A pre-release version indicates that the version is unstable and might not satisfy the intended compatibility requirements as denoted by its associated normal version.

SemVer comparisons without a pre-release comparator will skip pre-release versions. For example, >=1.2.3 will skip pre-releases when looking at a list of releases while >=1.2.3-0 will evaluate and find pre-releases.

The reason for the 0 as a pre-release version in the example comparison is because pre-releases can only contain ASCII alphanumerics and hyphens (along with . separators), per the spec. Sorting happens in ASCII sort order, again per the spec. The lowest character is a 0 in ASCII sort order (see an ASCII Table)

Understanding ASCII sort ordering is important because A-Z comes before a-z. That means >=1.2.3-BETA will return 1.2.3-alpha. What you might expect from case sensitivity doesn't apply here. This is due to ASCII sort ordering which is what the spec specifies.

Hyphen Range Comparisons

There are multiple methods to handle ranges and the first is hyphens ranges. These look like:

  • 1.2 - 1.4.5 which is equivalent to >= 1.2, <= 1.4.5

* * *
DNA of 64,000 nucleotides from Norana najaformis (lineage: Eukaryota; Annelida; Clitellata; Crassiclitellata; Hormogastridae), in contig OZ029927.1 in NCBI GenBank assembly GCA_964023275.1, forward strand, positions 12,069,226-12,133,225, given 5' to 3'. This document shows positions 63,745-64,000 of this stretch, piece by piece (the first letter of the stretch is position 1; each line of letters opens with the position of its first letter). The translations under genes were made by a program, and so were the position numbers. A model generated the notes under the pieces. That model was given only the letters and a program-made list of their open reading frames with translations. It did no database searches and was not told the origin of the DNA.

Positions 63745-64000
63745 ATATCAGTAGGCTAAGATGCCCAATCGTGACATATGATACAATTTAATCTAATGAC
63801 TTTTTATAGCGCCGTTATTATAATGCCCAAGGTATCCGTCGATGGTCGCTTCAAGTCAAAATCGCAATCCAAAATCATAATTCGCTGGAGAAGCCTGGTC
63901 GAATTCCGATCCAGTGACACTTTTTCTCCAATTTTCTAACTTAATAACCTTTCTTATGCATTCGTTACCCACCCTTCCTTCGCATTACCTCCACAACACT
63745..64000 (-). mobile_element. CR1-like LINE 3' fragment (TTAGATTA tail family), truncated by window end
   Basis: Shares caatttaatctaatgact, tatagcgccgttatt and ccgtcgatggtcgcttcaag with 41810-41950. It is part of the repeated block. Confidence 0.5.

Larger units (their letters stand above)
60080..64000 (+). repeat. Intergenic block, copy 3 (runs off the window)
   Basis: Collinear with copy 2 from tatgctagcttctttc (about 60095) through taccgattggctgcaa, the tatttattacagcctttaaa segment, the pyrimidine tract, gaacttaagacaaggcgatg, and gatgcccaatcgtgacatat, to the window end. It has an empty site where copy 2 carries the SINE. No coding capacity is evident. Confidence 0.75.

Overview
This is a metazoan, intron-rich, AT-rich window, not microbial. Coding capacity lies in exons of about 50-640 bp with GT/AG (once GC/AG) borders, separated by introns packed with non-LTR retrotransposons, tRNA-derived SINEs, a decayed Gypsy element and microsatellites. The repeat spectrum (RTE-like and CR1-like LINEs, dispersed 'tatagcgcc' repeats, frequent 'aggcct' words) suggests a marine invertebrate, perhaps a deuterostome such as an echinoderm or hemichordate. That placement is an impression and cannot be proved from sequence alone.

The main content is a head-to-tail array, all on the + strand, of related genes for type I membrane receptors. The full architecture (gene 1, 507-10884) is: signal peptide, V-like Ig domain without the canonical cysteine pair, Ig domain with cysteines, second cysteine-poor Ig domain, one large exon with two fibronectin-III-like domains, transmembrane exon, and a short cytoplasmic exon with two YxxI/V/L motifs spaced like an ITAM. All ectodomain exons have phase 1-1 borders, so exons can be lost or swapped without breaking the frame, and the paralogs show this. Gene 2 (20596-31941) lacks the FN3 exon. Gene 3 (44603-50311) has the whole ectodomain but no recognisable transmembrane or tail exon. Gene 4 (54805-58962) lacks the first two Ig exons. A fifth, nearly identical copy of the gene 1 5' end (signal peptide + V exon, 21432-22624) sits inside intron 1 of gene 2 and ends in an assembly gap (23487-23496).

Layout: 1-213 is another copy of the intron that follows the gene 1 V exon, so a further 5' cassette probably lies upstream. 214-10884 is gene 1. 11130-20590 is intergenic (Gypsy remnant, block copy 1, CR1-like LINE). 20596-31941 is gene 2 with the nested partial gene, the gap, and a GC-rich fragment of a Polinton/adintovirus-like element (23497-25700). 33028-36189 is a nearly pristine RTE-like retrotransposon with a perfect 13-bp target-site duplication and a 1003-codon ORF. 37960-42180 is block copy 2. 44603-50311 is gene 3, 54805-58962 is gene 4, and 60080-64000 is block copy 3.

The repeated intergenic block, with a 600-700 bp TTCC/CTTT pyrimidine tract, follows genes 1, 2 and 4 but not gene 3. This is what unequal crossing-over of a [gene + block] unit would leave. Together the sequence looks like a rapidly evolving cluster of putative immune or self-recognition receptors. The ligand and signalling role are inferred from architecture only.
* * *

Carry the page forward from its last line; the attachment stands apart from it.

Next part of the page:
• 2.3.4 - 4.5 which is equivalent to >= 2.3.4, <= 4.5

Wildcards In Comparisons

The x, X, and * characters can be used as a wildcard character. This works for all comparison operators. When used on the = operator it falls back to the pack level comparison (see tilde below). For example,

  • 1.2.x is equivalent to >= 1.2.0, < 1.3.0
  • >= 1.2.x is equivalent to >= 1.2.0
  • <= 2.x is equivalent to < 3
  • * is equivalent to >= 0.0.0

Tilde Range Comparisons (Patch)

The tilde (~) comparison operator is for patch level ranges when a minor version is specified and major level changes when the minor number is missing. For example,

  • ~1.2.3 is equivalent to >= 1.2.3, < 1.3.0
  • ~1 is equivalent to >= 1, < 2
  • ~2.3 is equivalent to >= 2.3, < 2.4
  • ~1.2.x is equivalent to >= 1.2.0, < 1.3.0
  • ~1.x is equivalent to >= 1, < 2

Caret Range Comparisons (Major)

The caret (^) comparison operator is for major level changes. This is useful when comparisons of API versions as a major change is API breaking. For example,

  • ^1.2.3 is equivalent to >= 1.2.3, < 2.0.0
  • ^1.2.x is equivalent to >= 1.2.0, < 2.0.0
  • ^2.3 is equivalent to >= 2.3, < 3
  • ^2.x is equivalent to >= 2.0.0, < 3


In addition to testing a version against a constraint, a version can be validated against a constraint. When validation fails a slice of errors containing why a version didn't meet the constraint is returned. For example,

    c, err := semver.NewConstraint("<= 1.2.3, >= 1.4")
    if err != nil {
        // Handle constraint not being parseable.

    v, _ := semver.NewVersion("1.3")
    if err != nil {
        // Handle version not being parseable.

    // Validate a version against a constraint.
    a, msgs := c.Validate(v)
    // a is false
    for _, m := range msgs {

        // Loops over the errors which would read
        // "1.3 is greater than 1.2.3"
        // "1.3 is less than 1.4"


If you find an issue or want to contribute please file an issue or create a pull request.